Vanguard. Artificial agents in our financial, educational, and defense systems, have them making increasingly independent decisions that affect the lives of many people. I am currently working on a research proposal to uncover the ethics of algorithms that are having an increasingly significant impact on our lives. Entwined with the cultural background in which our conceptual ontologies are situated are ethical frameworks and schematics that our machines and artificial agents will also have to use. Yet, we do not yet understand well what ethical frameworks are being coded and embedded within artificial agents nor how they are capable of making ethical analyses of their actions and making moral decisions as they adapt to new tasks and environments. The question of how we define or characterize these ethics informationally and how we create the ability for our machines to enact virtue, deontological, teleological, and care approaches as appropriate to the intercultural contexts becomes more important as our machines become more autonomous. An ability to engage in ethical discourse and decision making will become significantly more important as artificial agents’ tasks become more complex and they act more independently.

Multimodal. My evaluations as an instructor and lecturer have always been excellent. I am continually drawn back to the classroom and take joy in the challenge of crafting traditional and blended learning environments that help students develop critical thinking skills, clear writing skills, and foundational understandings of the materials in innovative and creative ways. My intercultural experiences allow me to help students situate themselves in community, team and cultural contexts and understand other, unfamiliar perspectives. My information science background enables me to help students understand the personal, social and ethical implications of engagement in an increasingly digital and networked world. As a philosopher of information and information ethicist, I am able to weave a tapestry of learning in which questions of multimodal expression using information and communications technologies—where the metasemanticization of narratives, the delimitation of culture, the dephysicalization of nature and reality, and the hypostatization of the conceptual environment designed and inhabited by the mind—are emerging as central concerns for digital humanities, social media and information sciences.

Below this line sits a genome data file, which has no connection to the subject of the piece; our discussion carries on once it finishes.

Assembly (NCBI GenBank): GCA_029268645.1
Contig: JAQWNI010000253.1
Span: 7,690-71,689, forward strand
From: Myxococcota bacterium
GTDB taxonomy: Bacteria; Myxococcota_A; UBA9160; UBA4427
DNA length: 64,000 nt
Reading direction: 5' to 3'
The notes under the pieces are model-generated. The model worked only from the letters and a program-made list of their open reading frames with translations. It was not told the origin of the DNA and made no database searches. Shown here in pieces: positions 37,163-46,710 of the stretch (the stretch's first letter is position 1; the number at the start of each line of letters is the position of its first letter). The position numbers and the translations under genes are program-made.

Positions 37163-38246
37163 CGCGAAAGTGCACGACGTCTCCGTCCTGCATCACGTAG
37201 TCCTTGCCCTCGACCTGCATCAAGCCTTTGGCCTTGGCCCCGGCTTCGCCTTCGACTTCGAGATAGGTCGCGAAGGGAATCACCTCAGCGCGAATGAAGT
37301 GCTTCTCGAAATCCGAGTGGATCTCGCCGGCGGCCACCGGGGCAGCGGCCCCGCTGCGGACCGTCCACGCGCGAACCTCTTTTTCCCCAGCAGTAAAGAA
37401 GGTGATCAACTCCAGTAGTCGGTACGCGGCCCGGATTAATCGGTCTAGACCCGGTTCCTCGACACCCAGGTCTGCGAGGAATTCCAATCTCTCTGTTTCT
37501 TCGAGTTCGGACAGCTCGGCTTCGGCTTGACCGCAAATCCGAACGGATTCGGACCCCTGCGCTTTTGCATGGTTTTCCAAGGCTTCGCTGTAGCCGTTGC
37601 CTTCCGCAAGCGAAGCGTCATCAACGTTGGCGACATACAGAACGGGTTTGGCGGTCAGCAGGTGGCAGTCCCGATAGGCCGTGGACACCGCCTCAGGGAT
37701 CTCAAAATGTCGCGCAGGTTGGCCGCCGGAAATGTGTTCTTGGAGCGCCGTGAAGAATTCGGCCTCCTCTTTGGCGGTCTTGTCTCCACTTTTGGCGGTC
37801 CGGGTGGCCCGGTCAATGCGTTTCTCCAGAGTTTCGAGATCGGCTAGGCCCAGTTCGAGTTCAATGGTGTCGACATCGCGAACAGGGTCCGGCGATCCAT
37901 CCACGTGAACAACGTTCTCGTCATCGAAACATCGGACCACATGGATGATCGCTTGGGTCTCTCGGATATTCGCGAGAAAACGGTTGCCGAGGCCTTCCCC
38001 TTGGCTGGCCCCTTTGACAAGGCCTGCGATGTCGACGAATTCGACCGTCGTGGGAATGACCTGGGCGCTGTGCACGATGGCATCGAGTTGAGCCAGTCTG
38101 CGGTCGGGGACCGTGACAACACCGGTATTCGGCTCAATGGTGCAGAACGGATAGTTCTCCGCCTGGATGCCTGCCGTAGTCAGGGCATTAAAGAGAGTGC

Original. As an information ethicist, I am interested in the informational nature of entities and phenomena that enable ethical analysis from anthropo-, bio- and onto-centric perspectives. As a graduate teaching fellow I developed and delivered an original course for my college on Technology and Information Ethics in Spring 2010. It focuses on Floridi’s recently proposed framework of Information Ethics, explores its contrasts with normative ethical frameworks (virtue, consequentialist, deontological and feminist/care), its applicability across cultures and sociotechnical systems, and has as one of its primary projects the creation of a prototype of an ethical assessment agent in an online, gaming or virtual environment. The course establishes a solid foundation for ethical analysis for students in whatever path they choose for their future and is applicable to issues of privacy and security, the digital divide and digital inclusion, new media and communications, virtual environments, software agent design, as well as artificial intelligence. I have written an article about my experience developing and delivering the course, available online in the International Review of Information Ethics, Vol. 14. My evaluation scores were high for the two significant measures of overall quality of the course and the instructor, with a 5.39 and 6.0 respectively, out of a possible 7.0.

See my Research page for an extensive description of my research interests.